Tinka into homestay business

Sunday March 10 2019

Tourists both local and foreign flock this

Tourists both local and foreign flock this property seeking accommodation. The occupant John Tinka (in set) shares it with his guests. PHOTO BY GABRIEL BUULE 

By Gabriel Buule

John Tinka’s love for tourism and conservation has not only defined his life but also created a future for himself and family.

Even after choosing to retire as a civil servant having worked at Uganda Wildlife Authority (UWA), he chose to advocate for conservation and community tourism.

Retiring into community tourism has seen the 55-year-old live the dream of his life – founding an astounding community tourism project which has had him tap into tourism revenue.

Planning
Visiting Bigodi, a village located in the highlands of western Uganda in Kamwenge District in the shadows of Ruwenzori Mountain 40 kilometres away from Fort Portal town is where you find Tinka.

Tinka retired in 1998 to concentrate on rallying the communities in his home area into conservation and this had always been his retirement dream.

The 55 – year – old, who also worked with the forest department in Kibale National Park, notes that he had been enlightened that communities could benefit more from conservation and tourism other than poaching that could lead to extinction and disaster.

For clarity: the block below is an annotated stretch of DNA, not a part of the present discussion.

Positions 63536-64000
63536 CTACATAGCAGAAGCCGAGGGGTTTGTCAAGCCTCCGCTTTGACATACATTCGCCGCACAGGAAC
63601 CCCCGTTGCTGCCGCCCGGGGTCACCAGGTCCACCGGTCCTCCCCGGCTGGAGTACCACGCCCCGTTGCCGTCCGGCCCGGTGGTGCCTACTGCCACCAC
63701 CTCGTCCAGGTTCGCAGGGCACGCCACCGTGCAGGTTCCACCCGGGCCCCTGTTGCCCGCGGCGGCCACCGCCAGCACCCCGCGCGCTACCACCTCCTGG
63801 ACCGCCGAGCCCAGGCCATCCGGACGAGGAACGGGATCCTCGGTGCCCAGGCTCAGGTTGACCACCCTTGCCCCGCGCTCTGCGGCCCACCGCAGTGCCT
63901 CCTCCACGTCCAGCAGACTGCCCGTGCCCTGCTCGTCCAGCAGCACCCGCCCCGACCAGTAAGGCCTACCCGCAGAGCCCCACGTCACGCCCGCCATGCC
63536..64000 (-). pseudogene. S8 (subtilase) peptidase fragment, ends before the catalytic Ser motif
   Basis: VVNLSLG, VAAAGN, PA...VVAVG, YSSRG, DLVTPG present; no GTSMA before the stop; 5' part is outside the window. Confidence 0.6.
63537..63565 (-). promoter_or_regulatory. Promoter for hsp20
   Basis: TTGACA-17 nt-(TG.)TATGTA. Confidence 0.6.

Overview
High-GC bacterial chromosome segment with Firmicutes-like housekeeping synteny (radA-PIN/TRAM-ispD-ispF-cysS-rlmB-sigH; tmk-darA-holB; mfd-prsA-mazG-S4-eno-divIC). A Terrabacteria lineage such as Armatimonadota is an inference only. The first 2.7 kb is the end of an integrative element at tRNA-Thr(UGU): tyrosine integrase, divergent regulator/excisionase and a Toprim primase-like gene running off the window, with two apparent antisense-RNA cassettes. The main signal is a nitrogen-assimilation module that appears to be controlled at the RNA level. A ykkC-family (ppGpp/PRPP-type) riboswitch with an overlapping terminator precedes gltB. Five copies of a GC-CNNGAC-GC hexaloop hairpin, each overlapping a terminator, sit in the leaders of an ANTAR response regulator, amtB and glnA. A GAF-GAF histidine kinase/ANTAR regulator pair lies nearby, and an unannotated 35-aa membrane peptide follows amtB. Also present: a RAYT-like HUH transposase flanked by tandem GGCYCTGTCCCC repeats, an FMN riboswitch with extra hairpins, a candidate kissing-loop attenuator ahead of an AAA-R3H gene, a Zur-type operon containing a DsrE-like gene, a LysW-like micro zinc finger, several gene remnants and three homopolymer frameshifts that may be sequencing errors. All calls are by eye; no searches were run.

Homestay project
When Tinka retired in 1998, he used some of his benefits to construct a storeyed family home in the village. It took him a year to complete the property that sits on two acres.
Eight years later, he had new plans for his house. He had conceived a homestay project from friends.

Premised with the high influx of tourists in the area, Tinka quickly thought of availing his spare rooms for rent.

“All I needed was basic provisions such as clean towels, bed sheets, clean toilets,” he says.

To run the business smoothly and make profit, Tinka would also convince his family to join. Both his son and daughter were immediately brought on board.

Today, Tinka’s homestay business is able to provide meals such as breakfast and dinner for guests.
“My daughter does a lot of marketing. She runs our business online. This has seen our business grow to heights,” says Tinka.

The amazing Tinka family will also let you experience stories and local dances. The homestead provides a perfect grandeur experience mixed with comfort and traditional life.

Profits
The retired civil servant says he receives on average 300 tourists per month both domestic and foreign. He charges Shs70,000 per night while a tourists parts with Shs15,000 for a meal such as dinner. In a good month, Tinka makes Shs9m as profit. “My retirement is fun filled,” he says.

About Tinka
Born in 1963, John Tinka has spent his entire life working in wild life circles and on tourism related projects.

Tinka retired in 1998 having worked with UWA, Buganda heritage sites in Mengo and Kibaale National Park.
He went to Bigodi Primary School in 1980 before joining Kihembo Secondary School and Ruteete Secondary School for O and A levels.

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